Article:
“One does not become enlightened by imagining figures of light, but by making the darkness visible.” – Carl Jung
In Greek mythology, a chimera is a fire breathing female monster with a lion’s head, a goat’s body, and a serpent’s tale. According to Merriam-Webster, it’s also “a thing that is hoped for, but in fact, is illusory or impossible to achieve.”
I have spent countless years chasing impossible illusions, sifting through both the banal and the grotesque in search of evidence of the “thing that is hoped for.” Stories of miracles are my spiritual Pokémon cards – a doughy dad that summons unexplainable Hulk-like strength in order to free a child pinned under a station wagon; Joni, the teen who learned to not be depressed about her quadriplegia after God shows her how to paint kittens and landscapes with her mouth; one of my employees, whose pituitary tumor was cured by the power of prayer.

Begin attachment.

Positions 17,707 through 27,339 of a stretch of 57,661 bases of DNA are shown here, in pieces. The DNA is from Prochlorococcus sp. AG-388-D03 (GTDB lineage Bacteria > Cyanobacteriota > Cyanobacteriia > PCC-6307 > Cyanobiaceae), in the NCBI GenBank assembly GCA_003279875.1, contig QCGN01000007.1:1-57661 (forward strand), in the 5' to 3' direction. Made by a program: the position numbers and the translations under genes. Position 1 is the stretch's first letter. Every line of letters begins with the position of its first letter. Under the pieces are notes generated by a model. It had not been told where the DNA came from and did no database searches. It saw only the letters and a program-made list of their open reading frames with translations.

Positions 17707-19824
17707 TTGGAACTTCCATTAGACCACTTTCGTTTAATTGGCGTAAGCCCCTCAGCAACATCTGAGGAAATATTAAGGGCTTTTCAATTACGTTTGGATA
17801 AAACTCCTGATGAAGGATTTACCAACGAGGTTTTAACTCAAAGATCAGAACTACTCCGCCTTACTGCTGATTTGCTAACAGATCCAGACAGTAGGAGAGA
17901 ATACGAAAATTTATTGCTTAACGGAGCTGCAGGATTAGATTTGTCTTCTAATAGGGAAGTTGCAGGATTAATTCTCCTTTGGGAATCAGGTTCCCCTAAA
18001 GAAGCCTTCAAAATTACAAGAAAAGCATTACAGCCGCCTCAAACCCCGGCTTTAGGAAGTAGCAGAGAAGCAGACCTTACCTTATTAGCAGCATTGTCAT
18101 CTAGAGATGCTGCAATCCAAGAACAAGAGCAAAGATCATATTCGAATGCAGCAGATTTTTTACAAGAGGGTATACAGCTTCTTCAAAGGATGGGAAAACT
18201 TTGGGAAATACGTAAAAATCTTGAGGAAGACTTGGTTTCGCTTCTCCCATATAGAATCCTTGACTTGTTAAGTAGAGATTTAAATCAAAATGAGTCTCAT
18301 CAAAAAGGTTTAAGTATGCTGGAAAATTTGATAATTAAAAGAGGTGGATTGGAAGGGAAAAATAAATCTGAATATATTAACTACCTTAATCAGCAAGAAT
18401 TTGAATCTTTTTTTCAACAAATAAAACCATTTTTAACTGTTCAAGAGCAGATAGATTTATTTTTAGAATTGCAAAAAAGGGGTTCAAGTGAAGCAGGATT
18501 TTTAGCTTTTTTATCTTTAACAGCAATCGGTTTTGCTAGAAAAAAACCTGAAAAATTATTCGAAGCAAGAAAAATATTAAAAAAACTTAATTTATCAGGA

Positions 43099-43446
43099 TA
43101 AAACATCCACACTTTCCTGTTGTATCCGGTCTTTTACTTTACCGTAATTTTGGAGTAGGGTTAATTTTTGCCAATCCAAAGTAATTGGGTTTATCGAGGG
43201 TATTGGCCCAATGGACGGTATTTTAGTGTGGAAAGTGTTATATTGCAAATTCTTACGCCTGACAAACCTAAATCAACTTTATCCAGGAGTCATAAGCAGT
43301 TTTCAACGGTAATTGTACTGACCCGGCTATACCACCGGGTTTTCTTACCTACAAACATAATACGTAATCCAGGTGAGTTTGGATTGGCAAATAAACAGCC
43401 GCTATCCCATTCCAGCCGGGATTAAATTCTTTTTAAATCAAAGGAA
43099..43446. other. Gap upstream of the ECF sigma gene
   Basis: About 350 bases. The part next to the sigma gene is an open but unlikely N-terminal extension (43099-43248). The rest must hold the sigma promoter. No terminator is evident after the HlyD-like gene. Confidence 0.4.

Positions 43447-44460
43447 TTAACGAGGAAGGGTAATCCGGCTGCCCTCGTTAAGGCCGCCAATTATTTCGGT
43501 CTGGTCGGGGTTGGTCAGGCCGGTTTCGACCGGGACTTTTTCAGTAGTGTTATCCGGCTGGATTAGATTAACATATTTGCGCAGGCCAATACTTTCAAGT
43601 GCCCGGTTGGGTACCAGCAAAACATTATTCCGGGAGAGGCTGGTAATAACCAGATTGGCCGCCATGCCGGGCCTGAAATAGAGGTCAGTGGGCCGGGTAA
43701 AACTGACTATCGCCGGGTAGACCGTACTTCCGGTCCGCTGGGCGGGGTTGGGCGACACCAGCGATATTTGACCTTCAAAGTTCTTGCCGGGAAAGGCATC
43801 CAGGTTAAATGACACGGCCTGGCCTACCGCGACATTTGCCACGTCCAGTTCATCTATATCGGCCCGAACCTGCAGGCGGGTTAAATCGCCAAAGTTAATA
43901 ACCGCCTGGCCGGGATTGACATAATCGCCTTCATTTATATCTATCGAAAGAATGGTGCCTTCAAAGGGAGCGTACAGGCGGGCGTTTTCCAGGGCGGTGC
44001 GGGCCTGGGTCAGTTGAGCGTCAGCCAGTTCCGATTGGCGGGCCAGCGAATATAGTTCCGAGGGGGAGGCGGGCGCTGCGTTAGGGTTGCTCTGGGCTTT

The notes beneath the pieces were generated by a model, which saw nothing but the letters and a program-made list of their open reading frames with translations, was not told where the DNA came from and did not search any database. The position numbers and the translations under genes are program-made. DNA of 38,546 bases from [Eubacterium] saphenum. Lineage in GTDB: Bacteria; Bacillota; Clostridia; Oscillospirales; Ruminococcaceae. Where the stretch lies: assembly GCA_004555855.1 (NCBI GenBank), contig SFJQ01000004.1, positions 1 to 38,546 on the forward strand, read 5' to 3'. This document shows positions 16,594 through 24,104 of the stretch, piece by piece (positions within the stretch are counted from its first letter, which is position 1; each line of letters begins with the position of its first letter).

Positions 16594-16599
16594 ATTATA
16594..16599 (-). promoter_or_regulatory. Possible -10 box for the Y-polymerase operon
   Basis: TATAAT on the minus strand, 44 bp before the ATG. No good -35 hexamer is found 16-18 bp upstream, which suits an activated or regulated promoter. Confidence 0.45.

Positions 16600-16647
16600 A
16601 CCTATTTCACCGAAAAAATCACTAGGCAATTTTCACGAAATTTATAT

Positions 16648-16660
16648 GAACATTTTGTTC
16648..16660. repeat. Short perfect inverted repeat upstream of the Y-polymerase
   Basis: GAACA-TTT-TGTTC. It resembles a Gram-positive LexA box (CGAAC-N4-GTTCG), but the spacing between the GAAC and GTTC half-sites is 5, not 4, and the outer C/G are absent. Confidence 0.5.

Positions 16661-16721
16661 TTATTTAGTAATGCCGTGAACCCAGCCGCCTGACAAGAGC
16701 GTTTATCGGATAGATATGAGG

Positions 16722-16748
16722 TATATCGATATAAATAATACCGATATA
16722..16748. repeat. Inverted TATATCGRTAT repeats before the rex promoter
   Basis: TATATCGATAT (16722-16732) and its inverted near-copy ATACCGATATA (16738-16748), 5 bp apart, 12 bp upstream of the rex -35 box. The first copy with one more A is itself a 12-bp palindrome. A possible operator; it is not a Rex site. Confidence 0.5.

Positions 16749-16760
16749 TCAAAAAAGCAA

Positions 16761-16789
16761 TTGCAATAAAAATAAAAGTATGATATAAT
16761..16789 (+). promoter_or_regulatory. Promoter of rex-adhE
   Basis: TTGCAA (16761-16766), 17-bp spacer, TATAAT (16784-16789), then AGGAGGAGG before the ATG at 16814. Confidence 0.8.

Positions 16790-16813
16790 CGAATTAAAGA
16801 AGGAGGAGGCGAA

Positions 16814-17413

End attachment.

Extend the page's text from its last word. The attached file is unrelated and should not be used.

I’ve always been a seeker. . .and hungry, a combination that once caused me to attend a prayer meeting with some people that I met at Burger King. I was 19. The meeting took place in a grim apartment devoid of pictures or furnishings. We sat on rickety folding chairs that formed an uneven circle in the boxy living room. Prayers were recited, and then people started hurling themselves toward the center of the circle while speaking in tongues. After an indeterminate amount of time, the tongue-speakers returned to their folding chairs, and I was offered a ride home. It was kind of like being abducted by aliens, only without the probes.
People who have a deep faith are fascinating to me. I am drawn to them in the same way that I am drawn to the purported magic inherent in four leaf clovers, St. Christopher medals, and the severed paws of rabbits. It’s the reason I carry a tiny plastic statue of the Virgin Mary in my purse. These things are good to have around.
Just in case.